by Talk Business & Politics Staff
Solar power developer Scenic Hill Solar of North Little Rock announced plans Tuesday (June 4) to build a 585-kilowatt (kW) solar power plant that will meet all the electricity demand for a small school district in central Arkansas.
Guy-Perkins School District, which has more than 450 students and 80 faculty and staff, is expected to become the first school district in the state to receive all its power from renewable energy, according to a news release. The plant should start generating electricity for the school district in winter 2019.
“The Guy-Perkins School District is pleased to partner with Scenic Hill Solar on a 585 kW DC (450 kW AC) solar generating facility,” said Shade Gilbert, superintendent for the Guy-Perkins School District. “The facility will generate roughly all of the district’s electricity needs. To my knowledge, no other school district in the state of Arkansas is generating all of its electricity needs from a renewable source. Cost savings to the district for the 30-year agreement will be roughly $500,000. All of this is being achieved while simultaneously reducing our carbon footprint by 17,000 tons of CO2 emissions for the same period. The process has been quite seamless from beginning talks in January to this stage where we are ready to order materials and begin construction. The entire Scenic Hill Solar team has been a joy to work with.”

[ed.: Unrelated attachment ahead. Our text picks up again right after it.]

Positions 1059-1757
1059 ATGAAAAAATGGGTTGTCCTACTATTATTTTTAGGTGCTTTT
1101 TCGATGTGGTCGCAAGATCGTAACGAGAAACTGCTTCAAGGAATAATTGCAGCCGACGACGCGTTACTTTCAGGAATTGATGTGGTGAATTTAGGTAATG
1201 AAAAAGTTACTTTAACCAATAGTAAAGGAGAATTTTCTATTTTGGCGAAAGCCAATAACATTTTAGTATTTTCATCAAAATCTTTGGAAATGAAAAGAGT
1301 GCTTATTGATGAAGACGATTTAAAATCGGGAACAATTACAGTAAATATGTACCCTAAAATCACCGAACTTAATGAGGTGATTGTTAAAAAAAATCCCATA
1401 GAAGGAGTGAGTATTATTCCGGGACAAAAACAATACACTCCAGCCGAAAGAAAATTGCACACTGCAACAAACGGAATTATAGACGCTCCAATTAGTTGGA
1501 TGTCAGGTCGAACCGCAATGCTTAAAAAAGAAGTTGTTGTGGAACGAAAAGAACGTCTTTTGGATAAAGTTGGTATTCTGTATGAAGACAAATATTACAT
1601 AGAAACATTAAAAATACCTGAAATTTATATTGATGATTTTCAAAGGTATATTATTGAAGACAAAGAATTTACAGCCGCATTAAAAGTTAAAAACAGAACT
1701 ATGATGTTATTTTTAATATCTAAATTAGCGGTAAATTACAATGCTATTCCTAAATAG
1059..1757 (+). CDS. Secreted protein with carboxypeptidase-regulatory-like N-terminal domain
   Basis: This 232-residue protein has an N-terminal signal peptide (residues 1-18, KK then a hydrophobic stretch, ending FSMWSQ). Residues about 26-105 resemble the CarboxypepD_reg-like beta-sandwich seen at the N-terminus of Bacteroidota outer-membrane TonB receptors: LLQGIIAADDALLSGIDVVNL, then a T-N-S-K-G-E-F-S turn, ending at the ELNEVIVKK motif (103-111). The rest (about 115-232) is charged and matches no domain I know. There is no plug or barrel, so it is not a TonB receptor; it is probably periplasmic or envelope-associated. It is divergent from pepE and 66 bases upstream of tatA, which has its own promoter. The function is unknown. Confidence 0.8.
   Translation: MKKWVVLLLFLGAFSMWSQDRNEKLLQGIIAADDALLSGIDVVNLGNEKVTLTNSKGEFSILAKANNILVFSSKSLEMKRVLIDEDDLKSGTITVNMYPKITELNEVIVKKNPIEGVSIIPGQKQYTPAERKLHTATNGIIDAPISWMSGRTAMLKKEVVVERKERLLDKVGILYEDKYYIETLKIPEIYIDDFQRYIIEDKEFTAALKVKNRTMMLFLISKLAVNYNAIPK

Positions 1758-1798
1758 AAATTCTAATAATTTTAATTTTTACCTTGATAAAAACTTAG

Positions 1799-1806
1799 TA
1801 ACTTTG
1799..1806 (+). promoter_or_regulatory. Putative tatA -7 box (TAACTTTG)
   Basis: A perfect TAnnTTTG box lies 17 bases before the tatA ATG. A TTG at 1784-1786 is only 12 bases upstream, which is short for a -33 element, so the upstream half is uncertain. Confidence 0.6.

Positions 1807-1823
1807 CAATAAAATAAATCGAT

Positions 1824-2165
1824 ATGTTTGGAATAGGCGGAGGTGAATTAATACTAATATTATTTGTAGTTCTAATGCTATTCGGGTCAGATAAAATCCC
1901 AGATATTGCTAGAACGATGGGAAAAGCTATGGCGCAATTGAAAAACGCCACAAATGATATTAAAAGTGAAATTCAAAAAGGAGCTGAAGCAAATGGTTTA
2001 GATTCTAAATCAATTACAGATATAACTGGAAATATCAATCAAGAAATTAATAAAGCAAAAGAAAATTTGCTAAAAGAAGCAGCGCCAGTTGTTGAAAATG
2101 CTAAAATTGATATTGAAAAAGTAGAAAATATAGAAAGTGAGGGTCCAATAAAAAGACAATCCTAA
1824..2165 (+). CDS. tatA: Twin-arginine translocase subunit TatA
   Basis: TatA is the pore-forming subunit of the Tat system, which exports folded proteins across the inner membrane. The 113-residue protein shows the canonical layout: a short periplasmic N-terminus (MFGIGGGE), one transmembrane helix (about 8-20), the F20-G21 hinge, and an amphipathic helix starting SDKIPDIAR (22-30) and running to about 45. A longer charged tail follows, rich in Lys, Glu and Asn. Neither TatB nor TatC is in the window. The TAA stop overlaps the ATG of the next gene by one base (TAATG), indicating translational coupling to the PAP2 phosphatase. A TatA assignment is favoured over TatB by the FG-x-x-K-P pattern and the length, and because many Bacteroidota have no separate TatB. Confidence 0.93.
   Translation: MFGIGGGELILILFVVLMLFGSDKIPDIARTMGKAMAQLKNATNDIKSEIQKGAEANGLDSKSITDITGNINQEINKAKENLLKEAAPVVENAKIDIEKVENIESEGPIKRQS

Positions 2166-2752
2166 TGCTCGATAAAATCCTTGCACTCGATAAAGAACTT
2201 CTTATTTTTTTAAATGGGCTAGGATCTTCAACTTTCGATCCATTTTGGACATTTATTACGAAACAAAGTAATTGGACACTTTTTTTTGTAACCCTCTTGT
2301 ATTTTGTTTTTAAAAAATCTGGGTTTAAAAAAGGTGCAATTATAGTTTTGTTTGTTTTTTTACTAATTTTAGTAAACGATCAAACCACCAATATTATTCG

Scenic Hill Solar will build, own and operate the solar power plant on land leased from the school district, and the school district will purchase power from the plant, according to terms of a 28-year solar power agreement.
“We are proud of our partnership with the Guy-Perkins School District and their forward-looking leadership,” said Bill Halter, CEO of Scenic Hill Solar. “This solar project will reduce electricity costs, hedge against future electricity price increases, provide significant environmental benefits, provide local economic development and offer a 21st Century educational opportunity for students.”
The plant will have more than 1,400 solar panels with a ground-mount fixed-tilt and is expected to produce more than 900,000 kilowatt hours of electricity in the first year of operation and more than 25.16 million kilowatt hours of electricity over the next 30 years. It is projected to reduce emissions by 17,000 metric tons, which would be the equivalent of driving more than 43 million passenger car miles.
Scenic Hill Solar also recently partnered with the city of Clarksville to build a solar plant that will power all of its government operations.